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FILE - In this June 18, 2012, file photo President Barack Obama and Russiaâs President Vladimir Putin, left, go to shake hands during their bilateral meeting at the G20 Summit in Los Cabos, Mexico. In a few days' worth of opportunistic diplomacy, Vladimir Putin has revived memories of an era many thought long gone, where the United States and Soviet Union jostled for influence in a Middle East torn between two powers. Whatever happens with its proposal to relieve Syria of chemical weapons, Russia reemerges as a player in the region _ and one who does not easily abandon allies. That's meaningful in a region where America's dumping of Hosni Mubarak has emerged as a seminal moment _ and it may resonate with Iran, whose leaders are carefully watching the global chessboard as the clock ticks toward another showdown, over their nuclear program.(AP Photo/Carolyn Kaster, File)
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'Panama Papers'

When asked about foreign "slander" concerning allegations that people close to him had stashed funds in offshore accounts, Putin blamed "employees of American official bodies were involved."

"Who was the first to report it? Sueddeutsche Zeitung newspaper, which is part of an American holding, Goldman Sachs," he said, referring to the Panama Papers, a cache of records leaked from law firm Mossack Fonseca that shone shine a light on the network of law firms and big banks that offer financial secrecy and investments in low-tax regimes.

"They'll continue doing this as we're nearing our [Russian] elections," said Putin, who was not named in the documents.

A key figure mentioned in the papers is Sergei Roldugin, a wealthy cellist who is godfather to Putin's eldest daughter, according to the Financial Times.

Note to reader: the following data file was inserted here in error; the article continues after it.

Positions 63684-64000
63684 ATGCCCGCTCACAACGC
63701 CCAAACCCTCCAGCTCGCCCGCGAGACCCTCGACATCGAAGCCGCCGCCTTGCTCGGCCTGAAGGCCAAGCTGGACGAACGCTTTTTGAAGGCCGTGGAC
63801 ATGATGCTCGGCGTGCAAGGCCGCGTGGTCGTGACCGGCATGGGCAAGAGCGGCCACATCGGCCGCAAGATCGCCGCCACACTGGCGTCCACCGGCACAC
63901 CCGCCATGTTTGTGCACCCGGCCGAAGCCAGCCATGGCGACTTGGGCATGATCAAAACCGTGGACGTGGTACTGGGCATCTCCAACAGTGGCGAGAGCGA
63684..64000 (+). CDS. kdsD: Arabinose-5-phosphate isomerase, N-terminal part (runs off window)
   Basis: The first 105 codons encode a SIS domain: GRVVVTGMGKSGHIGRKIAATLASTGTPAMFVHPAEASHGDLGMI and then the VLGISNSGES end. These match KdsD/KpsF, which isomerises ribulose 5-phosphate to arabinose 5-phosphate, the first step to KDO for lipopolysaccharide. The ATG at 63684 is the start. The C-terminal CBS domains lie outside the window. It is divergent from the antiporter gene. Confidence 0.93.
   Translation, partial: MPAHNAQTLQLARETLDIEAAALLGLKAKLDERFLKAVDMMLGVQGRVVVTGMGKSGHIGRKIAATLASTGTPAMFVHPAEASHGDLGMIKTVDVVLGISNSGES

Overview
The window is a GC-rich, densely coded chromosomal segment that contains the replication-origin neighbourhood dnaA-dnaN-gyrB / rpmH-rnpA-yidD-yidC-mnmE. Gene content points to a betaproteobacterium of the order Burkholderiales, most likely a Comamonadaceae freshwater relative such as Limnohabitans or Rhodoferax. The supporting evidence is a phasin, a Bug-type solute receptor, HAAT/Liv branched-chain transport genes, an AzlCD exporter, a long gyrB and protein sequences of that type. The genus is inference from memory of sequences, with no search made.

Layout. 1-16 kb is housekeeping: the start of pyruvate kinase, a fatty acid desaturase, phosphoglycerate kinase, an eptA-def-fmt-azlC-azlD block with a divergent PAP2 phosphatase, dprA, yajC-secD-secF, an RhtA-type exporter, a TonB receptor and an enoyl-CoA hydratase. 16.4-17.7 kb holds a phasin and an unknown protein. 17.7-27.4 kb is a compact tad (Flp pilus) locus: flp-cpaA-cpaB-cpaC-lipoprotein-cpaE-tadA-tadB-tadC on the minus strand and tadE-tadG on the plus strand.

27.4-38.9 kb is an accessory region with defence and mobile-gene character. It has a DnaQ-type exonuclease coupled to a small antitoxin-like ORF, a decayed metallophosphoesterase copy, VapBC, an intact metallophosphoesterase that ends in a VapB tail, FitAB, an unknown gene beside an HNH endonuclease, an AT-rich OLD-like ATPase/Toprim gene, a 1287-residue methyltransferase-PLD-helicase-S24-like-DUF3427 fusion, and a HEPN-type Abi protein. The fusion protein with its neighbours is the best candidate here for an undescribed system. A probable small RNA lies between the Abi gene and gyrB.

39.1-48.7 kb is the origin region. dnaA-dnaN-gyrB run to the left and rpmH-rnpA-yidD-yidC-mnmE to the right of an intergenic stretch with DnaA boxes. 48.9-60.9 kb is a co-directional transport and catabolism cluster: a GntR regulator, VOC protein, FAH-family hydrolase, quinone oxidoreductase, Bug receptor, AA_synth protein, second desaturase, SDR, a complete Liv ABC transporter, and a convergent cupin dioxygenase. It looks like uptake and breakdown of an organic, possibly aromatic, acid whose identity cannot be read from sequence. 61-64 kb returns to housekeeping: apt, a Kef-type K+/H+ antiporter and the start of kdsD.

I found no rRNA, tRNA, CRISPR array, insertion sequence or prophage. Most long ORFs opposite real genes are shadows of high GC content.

U.S. political system

When asked why there weren't more political parties in Russia, Putin, who leads the overwhelmingly dominant United Russia party, sidestepped the question and instead took a swipe at the American political system.

"Take the States. First, Bush Sr. had the power, then Bush Jr. — the family in any case," he said. "[Bill] Clinton served two terms, now his wife is a contender — the family may get to stay in power again."

Using a Russian idiom, Putin added: "As we say, husband and wife are the same devil."


He also defended the decision in March to withdraw Russian troops from Syriaafter being asked whether the move wouldn't allow ISIS to expand again, "like a hydra."

"This danger always exists if due attention is not spared to the fight against terrorism," Putin said. "Our main hope is that it's the political process, not the military action on all sides ... that will lead to peace. Everyone needs to get to the negotiation table, pass a new constitution and hold elections."

Personal life

The famously private president, whose ex-wife Lyudmila has remarried, sidestepped a question about when he would introduce a "new first lady" to the Russian public.

"I'm ... doing fine and happy with my life. I don't know if we should put these kind of questions in the spotlight — wouldn't it affect the currency rate or the oil prices?" Putin joked.

"And seriously, people are elected to the State Duma, to other posts, so that they work," he said. "I'm used to the fact that the topic you mentioned is of much interest ... and maybe one day I will be able to satisfy your curiosity."

Trump or Clinton

Putin touched on the U.S. election when asked who was "worse" for Russia, Republican and Democratic frontrunners Donald Trump or Hillary Clinton.

"It is not about particular people," he said. "You need to act not from a position of force, of dictating things, but with respect without it's impossible to build relations with Russia and other nations."